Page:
In summary, it is clear that, behavior associated with depression should be understood as an interpersonal process and is not isolated to, for example, biological deficits of an interaction partner. Both partners in an intimate relationship are agents and responders who influence themselves, each other and thus develop a relationship, based on their social interactions, that can be understood as an emergent phenomenon arising from the interplay of the aforementioned factors [36].

To account for associations within couples, actor-partner interdependence models are used to investigate the relationship between depression and relationship satisfaction in more detail in both cross-sectional and longitudinal study designs. It is an approach inspired by the interdependence theory outlined above, taking into account the mutual influence of dyadic data. The actor effect characterizes the impact that an individual’s score on an independent variable A has on one’s own score on a dependent variable B, taking into account the partner’s score on the independent variable A. Compared to that, a partner effect displays the impact that an individual’s score on a predictor A has on the partner’s score on the dependent variable B taking into account the partner’s score on A.

Actor and partner effects in the context of depression in couples

While evidence for actor effects is large [37], the findings on partner effects seem to be rather heterogeneous: Some studies have found partner effects for both partners [25, 26], while other studies could only partially confirm partner effects [38] or reported no partner effects [29, 39]. Evidence from cross-sectional data predominantly suggests a stronger actor effect of one’s own depression on the self-rated relationship satisfaction than on the partner’s satisfaction [e.g. 40]. Some studies have cross-sectionally investigated the reverse direction from relationship quality to depressive symptoms. Authors found actor and partner associations to be comparable to their primary analysis [25, 26]. Another study could only partially confirm partner effects [41]. A cross-European study found actor effects to be larger than partner effects [42]. Yet, it should be considered that the direction of effects between relationship satisfaction and depression is purely theoretical—especially when cross-sectional data are involved and there is no temporal order through the study design [43], In the few existing longitudinal studies, the following results were evident: Whisman and Uebelacker [27] tested both directions for the connection between marital discord and depression and vice versa over two measurement points and found various actor and partner effects with comparable size for both genders in middle-aged and older couples. In the context of disengagement, it was found that initial depression in husbands is associated with later disengagement and a decrease in relationship satisfaction over time [44].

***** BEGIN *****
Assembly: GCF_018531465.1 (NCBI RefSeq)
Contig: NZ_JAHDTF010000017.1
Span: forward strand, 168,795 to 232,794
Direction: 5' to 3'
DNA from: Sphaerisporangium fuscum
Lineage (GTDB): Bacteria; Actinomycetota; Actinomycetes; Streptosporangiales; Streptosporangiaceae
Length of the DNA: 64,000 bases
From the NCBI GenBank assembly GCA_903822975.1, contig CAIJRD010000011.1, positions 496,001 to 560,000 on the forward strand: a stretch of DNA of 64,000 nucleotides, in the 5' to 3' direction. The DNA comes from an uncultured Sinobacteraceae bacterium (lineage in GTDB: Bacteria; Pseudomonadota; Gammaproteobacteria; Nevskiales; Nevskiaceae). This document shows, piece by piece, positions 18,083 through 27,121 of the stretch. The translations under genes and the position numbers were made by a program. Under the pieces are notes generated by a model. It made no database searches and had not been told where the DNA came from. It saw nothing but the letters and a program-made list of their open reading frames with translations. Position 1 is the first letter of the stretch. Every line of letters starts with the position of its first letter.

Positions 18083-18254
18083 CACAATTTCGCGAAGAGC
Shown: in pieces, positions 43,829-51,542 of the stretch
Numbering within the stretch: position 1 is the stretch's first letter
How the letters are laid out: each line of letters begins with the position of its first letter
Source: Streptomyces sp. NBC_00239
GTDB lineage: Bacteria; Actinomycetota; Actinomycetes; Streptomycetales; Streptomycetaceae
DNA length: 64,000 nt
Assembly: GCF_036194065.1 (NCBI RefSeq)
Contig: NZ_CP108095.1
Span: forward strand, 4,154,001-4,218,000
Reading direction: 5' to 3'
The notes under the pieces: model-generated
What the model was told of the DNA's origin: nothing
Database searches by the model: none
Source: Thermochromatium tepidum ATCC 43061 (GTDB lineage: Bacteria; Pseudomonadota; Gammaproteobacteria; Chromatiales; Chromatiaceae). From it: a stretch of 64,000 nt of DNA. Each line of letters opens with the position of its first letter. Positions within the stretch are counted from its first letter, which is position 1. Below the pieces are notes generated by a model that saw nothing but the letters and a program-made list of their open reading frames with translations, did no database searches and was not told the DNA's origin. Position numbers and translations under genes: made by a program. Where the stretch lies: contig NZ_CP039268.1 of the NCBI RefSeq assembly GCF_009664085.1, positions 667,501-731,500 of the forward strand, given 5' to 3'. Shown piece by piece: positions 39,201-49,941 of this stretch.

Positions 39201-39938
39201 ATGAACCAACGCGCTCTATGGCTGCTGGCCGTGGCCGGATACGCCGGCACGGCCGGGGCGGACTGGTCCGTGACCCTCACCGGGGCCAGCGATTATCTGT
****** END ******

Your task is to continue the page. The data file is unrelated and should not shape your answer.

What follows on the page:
How do we measure relationship quality?

Previous studies on actor and partner effects of depressive symptoms and relationship quality have used different instruments to measure relationship quality ranging from dyadic or martial adjustment [29] to relationship quality or satisfaction [45]. The terms can falsely be used interchangeably when the measured construct in fact differ. The extent to which the partners respond in agreement with respect to different situations is interpreted as relationship satisfaction. Further, the Partnership Questionnaire [46] is a widely established instrument in German speaking countries, which asks for the frequencies of relationship behaviors, that are thought to indicate a higher relationship quality when displayed more frequently. The actually shown behavior is an important aspect of relationship quality. Yet, this approach can be perceived as normative. A higher or lower score in certain behaviors might not reflect a higher relationship quality for all couples and it lacks an evaluation of how a certain behavior is perceived. What is more, the Dyadic Adjustment Scale and the Partnership Questionnaire, focus an intra-relationship level of dyadic relationship experiences instead of an evaluative “we”-perspective on the relationship aspects. The Evaluation of Social Systems Scale [47] measures such an overarching evaluation of couple interactions on the system level (e.g. verbal communication or cohesion). Hence, constructs should be differentiated more precisely and the question remains to which extent the way we measure relationship quality impacts the association with depressive symptomatology. Therefore, the associations between depressive symptoms and aspects of relationship quality should be studied comparing a previously applied questionnaire with one that does not make normative assumptions about a good relationship but rather asks for an evaluation on the couple level.